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COVID’s Aftershocks: 86% of COVID cases undetected

A roundup of the latest news, stats, and analysis of COVID-19’s impact in Africa. View our data tracker and sign up for our weekly newsletter, and read on for Uganda’s record-breaking school closure, a South African company working to replicate Moderna’s vaccine, and details of Pfizer’s leaked contracts.

Top news

See no evil: 6 in 7 COVID-19 cases in Africa go undetected, according to the WHO. That means the continent’s COVID-19 cases could be as high as 59 million, far above the 8 million reported cases. This news also complicates otherwise encouraging reports of decreasing case loads. Senegal, for example, reported zero new cases on 20 October, the first time since the pandemic began. To address the disparity, the WHO Regional Office for Africa announced a new initiative to increase COVID-19 screening in eight countries, aiming to reach over 7 million people with rapid diagnostic tests over the next 12 months.

School’s out… forever? Uganda’s schools have been fully closed for nearly two years, the longest in the world. Despite efforts to use television and radio to reach students, experts warn that Uganda’s 15 million students face a “shadow crisis” the longer schools are shuttered. This is especially true for children with disabilities. Universities are set to re-open in November, and primary and secondary schools in January 2022, provided that teachers, support staff, and students over 18 are fully vaccinated. Just 1% of Uganda is fully vaccinated, despite surging demand.

Kingmaker: A consumer watchdog group launched a report this week that accused Pfizer of “consistently place[ing] Pfizer’s interests before public health imperatives.” The report is based on a number of leaked, unredacted confidential contracts brokered with national governments. The leaks showed language to block donations of their doses (!!!) and Pfizer’s ability to change delivery schedules and demand public assets as collateral. The revelations expose the pharmaceutical industry’s capacity to play kingmaker with contracts that have life or death consequences.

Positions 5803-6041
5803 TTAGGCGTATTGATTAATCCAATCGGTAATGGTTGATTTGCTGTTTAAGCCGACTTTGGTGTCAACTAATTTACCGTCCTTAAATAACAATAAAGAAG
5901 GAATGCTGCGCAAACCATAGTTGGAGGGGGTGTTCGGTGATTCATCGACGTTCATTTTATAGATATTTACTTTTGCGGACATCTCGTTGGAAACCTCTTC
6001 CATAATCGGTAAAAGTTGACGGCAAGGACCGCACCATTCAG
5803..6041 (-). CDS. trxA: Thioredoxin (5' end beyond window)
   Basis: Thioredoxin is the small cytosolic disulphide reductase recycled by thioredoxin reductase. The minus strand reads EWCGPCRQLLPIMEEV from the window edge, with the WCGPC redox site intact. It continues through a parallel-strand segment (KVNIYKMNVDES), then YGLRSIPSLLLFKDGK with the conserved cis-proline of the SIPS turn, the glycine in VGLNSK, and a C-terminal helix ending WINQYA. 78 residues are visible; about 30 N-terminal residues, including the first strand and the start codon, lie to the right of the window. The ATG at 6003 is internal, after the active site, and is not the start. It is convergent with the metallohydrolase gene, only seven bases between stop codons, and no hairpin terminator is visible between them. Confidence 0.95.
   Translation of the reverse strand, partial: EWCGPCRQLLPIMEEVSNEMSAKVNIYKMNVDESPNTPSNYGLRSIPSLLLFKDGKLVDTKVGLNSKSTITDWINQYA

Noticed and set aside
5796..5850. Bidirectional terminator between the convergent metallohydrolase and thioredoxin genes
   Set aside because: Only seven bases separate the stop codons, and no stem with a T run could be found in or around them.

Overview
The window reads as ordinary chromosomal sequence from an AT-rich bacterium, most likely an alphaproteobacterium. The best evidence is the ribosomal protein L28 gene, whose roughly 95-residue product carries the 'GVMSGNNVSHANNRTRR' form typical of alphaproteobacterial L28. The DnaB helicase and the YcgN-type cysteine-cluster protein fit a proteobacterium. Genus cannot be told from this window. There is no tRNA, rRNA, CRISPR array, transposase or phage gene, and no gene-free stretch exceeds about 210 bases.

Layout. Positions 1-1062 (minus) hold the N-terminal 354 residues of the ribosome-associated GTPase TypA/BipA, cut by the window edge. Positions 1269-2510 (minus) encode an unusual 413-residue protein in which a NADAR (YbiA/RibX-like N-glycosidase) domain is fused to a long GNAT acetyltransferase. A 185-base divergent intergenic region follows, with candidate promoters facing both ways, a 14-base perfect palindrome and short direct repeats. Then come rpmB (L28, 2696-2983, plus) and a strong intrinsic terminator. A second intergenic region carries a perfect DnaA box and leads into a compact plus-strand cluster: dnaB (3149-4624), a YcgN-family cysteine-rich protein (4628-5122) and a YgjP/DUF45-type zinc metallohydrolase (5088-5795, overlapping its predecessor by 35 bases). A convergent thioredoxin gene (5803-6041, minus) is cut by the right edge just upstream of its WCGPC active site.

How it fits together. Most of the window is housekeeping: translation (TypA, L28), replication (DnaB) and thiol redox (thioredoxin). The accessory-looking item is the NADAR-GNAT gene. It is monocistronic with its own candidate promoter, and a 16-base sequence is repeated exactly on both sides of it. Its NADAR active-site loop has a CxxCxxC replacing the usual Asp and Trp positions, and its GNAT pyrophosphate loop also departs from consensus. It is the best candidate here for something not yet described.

Ctrl copy: While Moderna deflects increasing appeals to share its vaccine recipe, the WHO hired an African start-up to crack it themselves. The $100 million investment aims to make a COVID-19 vaccine as close as possible — if not better than — Moderna’s version. The company is aiming to make a clone that is stable at higher temperatures and thus better-suited to last-mile delivery in remote areas.

And another shot: A new vaccine that uses inactivated Sars-CoV-2 virus, as opposed to mRNA technology, could be even more effective than the Oxford/AstraZeneca vaccine. Manufactured by the French company Valneva, it is a whole-virus vaccine, which could enable it to protect against variants. The vaccine can be stored in a standard refrigerator, which would make it easier for low-income countries to use.